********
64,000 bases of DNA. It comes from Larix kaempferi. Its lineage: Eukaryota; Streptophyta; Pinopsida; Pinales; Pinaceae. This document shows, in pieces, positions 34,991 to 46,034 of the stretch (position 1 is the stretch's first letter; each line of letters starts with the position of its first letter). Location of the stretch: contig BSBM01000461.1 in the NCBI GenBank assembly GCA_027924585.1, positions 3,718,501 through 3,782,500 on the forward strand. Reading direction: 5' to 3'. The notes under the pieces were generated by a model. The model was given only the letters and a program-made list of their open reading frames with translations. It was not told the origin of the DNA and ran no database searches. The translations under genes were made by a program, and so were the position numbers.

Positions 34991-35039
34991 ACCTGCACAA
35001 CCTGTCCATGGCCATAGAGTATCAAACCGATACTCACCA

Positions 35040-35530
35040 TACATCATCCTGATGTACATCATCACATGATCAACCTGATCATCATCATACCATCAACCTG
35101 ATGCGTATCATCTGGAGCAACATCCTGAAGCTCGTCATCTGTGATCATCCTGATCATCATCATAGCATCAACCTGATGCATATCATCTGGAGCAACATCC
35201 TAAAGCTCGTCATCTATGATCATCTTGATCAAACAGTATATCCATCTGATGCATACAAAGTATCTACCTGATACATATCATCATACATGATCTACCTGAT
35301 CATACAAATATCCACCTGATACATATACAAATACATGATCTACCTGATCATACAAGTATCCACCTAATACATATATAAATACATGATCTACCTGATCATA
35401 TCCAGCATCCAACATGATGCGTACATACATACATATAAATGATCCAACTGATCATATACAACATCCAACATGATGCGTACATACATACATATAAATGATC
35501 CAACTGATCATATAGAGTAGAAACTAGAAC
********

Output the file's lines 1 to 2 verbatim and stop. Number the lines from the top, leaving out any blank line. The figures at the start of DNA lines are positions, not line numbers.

64,000 bases of DNA. It comes from Larix kaempferi. Its lineage: Eukaryota; Streptophyta; Pinopsida; Pinales; Pinaceae. This document shows, in pieces, positions 34,991 to 46,034 of the stretch (position 1 is the stretch's first letter; each line of letters starts with the position of its first letter). Location of the stretch: contig BSBM01000461.1 in the NCBI GenBank assembly GCA_027924585.1, positions 3,718,501 through 3,782,500 on the forward strand. Reading direction: 5' to 3'. The notes under the pieces were generated by a model. The model was given only the letters and a program-made list of their open reading frames with translations. It was not told the origin of the DNA and ran no database searches. The translations under genes were made by a program, and so were the position numbers.

Positions 34991-35039